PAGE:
Miscellaneous Texts, II
'Aristotle' Athenaion politeia 2:
After that, there was civil strife for a long time between the notables and the multitude. For their political relationships were in every respect oligarchical, and in particular the poor (both they themselves and their wives and children) were in slavery to the rich. And they were called peletai and hektemoroi, for in return for that payment they worked the fields of the rich. Now the whole land was in the hands of a few, and unless they handed over their payments, they and their children became liable to seizure. And until the time of Solon, for everyone loans were made with their bodies; he was the first to become Leader of the Demos [Prostates tou Demou]. This slavery was the most bitter and most resented part of the constitution for the many, though they had many other complaints besides these. For they had no share at all, so to speak.
s. v. epimortos
are those who pay one-sixth.
s. v. hektemoroi
: those who farm the land for a sixth-part.
s. v. pelatai
: those who work at the side of their neighbors. These and the hektemoroi
are also (called) thetes
, inasmuch as they work the land for a sixth part of the produce.
s. v. pelatai (2)
: those who are in subjection for a payment, when near a neighbor, going over as near as possible because of a lack of resources
Plutarch Solon 13
At this point, too, the inequalities between rich and poor had, as it were, come to a head; the city stood on the brink of revolution, and it seemed as if the only way to put a stop to its continual disorders was to set up a tyranny. All the common people were indebted to the rich. For, either they were farming for them, paying a sixth part of what they got ( being called hektemoroi and thetes), or else receiving money with their bodies as security, they were subject to seizure by their creditors, some being slaves for him and others being sold abroad. Many also were driven by necessity to sell their own children (for no law hindered) and to flee from the polis on account of the rapacity of the creditors. The majority, however, and the most spirited stood together and exhorted each other not to look the other way, but to choose one trustworthy man as leader, to liberate the debt-slaves and redistribute the land, and make a complete change in the politeia.
Plutarch Solon 19:
He established the Boulé of the Areopagos, which was composed of those who had been archons each year, of which he himself was a member because of his having been archon. However, seeing that the people were becoming restive and unruly because of the abolition of debts, he established a second boulé, choosing out from each tribe (of which there were four) one hundred men, whom he instructed to consider motions before they came before the Demos, and to allow nothing to be brought before the Ekklesia unless previously discussed. he appointed the other Boulé to be general supervisor and guardian of the laws, believing that with two boulai, like two anchors, the polis would be better in the tossing of the sea and the Demos would come through relatively unscathed. Now the majority say that Solon established the Boulé of the Areopagos, as has been set forth, and it seems to be a strong witness for their point-of-view that nowhere does Drakon speak of or name the Areopagos, but always refers to the Ephetai in matters of homicide. But the Thirteenth Axon of Solon has the eighth of the Nomoi, written as follows, and I quote: "As many of the atimoi as were atimoi before the archonship of Solon shall be epitimoi, except those who were convicted by the Areopagos or those who were convicted by the Ephetai or at the Prytaneion by the basileis for murder or manslaughter or tyranny, and who were in exile at the time when this thesmos appeared." This shows, on the contrary, that the Boulé of the Areopagos existed before the archonship and the nomothesia of Solon. For how could anyone have been condemned in the Areopagos if Solon was the first to give the right of judgment to the Boulé of the Areopagos? Unless perhaps some obscurity of letters or omission took place, so that those seized for the crimes which today the Areopagos and Ephetai and Prytaneis judge are to remain atimoi, and everyone else is to be epitimoi. Well anyway, each individual must decide this for himself.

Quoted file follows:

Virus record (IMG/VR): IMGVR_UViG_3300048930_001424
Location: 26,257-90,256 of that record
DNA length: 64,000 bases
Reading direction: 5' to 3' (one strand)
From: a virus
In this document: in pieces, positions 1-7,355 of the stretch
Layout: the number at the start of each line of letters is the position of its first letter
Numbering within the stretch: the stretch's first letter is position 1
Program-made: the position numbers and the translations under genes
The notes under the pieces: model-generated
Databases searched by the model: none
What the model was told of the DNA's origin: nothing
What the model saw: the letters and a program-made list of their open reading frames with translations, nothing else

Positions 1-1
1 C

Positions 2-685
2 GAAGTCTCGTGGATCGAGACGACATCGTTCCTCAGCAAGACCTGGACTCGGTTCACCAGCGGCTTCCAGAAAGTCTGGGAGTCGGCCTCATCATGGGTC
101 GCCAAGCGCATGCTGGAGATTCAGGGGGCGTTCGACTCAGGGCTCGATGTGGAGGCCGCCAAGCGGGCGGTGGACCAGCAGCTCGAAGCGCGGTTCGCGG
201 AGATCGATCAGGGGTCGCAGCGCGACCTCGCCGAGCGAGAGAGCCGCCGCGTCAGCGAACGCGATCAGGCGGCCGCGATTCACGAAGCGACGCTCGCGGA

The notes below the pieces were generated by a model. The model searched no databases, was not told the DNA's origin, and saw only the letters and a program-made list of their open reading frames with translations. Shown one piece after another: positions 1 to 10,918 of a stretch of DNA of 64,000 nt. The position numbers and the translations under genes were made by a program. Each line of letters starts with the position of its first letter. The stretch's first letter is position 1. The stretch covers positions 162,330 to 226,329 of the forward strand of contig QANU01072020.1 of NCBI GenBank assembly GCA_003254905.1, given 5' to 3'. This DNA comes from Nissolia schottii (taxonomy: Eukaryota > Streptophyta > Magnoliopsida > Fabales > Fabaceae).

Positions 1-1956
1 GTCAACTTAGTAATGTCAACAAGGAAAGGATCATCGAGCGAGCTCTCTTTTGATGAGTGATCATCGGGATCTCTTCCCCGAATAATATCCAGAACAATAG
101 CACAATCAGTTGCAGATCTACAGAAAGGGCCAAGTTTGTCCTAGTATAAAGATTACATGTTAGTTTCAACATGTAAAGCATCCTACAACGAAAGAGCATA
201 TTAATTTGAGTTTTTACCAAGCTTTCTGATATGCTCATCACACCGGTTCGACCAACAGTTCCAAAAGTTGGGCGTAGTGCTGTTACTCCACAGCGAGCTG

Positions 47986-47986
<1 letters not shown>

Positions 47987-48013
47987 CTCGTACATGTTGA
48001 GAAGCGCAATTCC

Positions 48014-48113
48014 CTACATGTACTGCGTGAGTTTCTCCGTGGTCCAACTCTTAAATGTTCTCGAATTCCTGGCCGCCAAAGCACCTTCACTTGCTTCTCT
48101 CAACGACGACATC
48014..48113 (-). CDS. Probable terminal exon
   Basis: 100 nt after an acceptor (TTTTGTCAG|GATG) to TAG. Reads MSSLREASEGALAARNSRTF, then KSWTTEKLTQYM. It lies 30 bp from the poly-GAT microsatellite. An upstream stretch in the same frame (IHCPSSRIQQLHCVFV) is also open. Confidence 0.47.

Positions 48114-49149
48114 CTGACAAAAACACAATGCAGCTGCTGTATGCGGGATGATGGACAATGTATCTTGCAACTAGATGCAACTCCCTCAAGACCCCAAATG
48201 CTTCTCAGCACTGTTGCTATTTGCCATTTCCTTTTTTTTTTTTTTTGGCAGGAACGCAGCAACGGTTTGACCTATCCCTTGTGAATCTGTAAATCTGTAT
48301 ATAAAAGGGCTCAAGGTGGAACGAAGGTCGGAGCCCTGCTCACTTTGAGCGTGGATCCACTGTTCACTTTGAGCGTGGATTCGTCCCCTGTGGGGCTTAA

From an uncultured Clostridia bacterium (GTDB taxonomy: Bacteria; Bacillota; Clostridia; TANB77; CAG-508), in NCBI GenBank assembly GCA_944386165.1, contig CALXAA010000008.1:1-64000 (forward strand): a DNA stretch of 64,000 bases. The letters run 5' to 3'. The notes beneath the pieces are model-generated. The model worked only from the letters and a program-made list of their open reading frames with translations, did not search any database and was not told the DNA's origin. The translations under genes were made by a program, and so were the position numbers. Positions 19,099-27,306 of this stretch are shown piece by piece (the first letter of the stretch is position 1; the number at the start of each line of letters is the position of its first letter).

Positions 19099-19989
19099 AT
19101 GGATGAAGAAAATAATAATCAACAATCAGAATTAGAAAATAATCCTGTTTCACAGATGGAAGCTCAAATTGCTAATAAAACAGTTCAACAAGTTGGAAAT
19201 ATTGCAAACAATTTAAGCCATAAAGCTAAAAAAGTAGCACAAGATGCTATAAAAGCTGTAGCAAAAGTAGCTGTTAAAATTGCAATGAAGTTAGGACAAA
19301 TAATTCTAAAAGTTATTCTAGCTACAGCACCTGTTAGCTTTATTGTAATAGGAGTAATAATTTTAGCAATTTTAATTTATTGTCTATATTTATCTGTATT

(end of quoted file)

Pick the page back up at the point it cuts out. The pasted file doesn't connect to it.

Julius Pollux VIII. 125:
The Ephetai, fifty-one in number: Drakon established them, the criterion for selection being noble birth [aristinden]. They used to judge those indicted upon charges involving blood in the five dikasteries. Solon established the Boulé of the Areopagos along side of them.
Demosthenes Oration XXIII 22
Now take and read the actual statutes, that I may prove thereby the illegality of their proposal.
[Clerk: A nomos
from the Nomoi on Homicide
of the Areopagos: "The Council of the Areopagos shall take cognizance in cases of homicide, of intentional wounding, of arson, and of poisoning, if a man kill another by giving poison."]
(51) Read the statute that comes next.
[Clerk: A nomos
: "No man shall be liable to proceedings for murder because he lays information against exiles, if any such exile return to a prohibited place."]
This statute, Men of Athens, like all the other excerpts from the law of homicide which I have cited for comparison, is a statute of Drakon . . . .
- Meiggs & Lewis #86.
- Ronald Stroud, Drakon's Law of Homicide (Berkeley 1968) 5 ff.
- Charles Hignett, The History of the Athenian Consitution (1952) 308-309.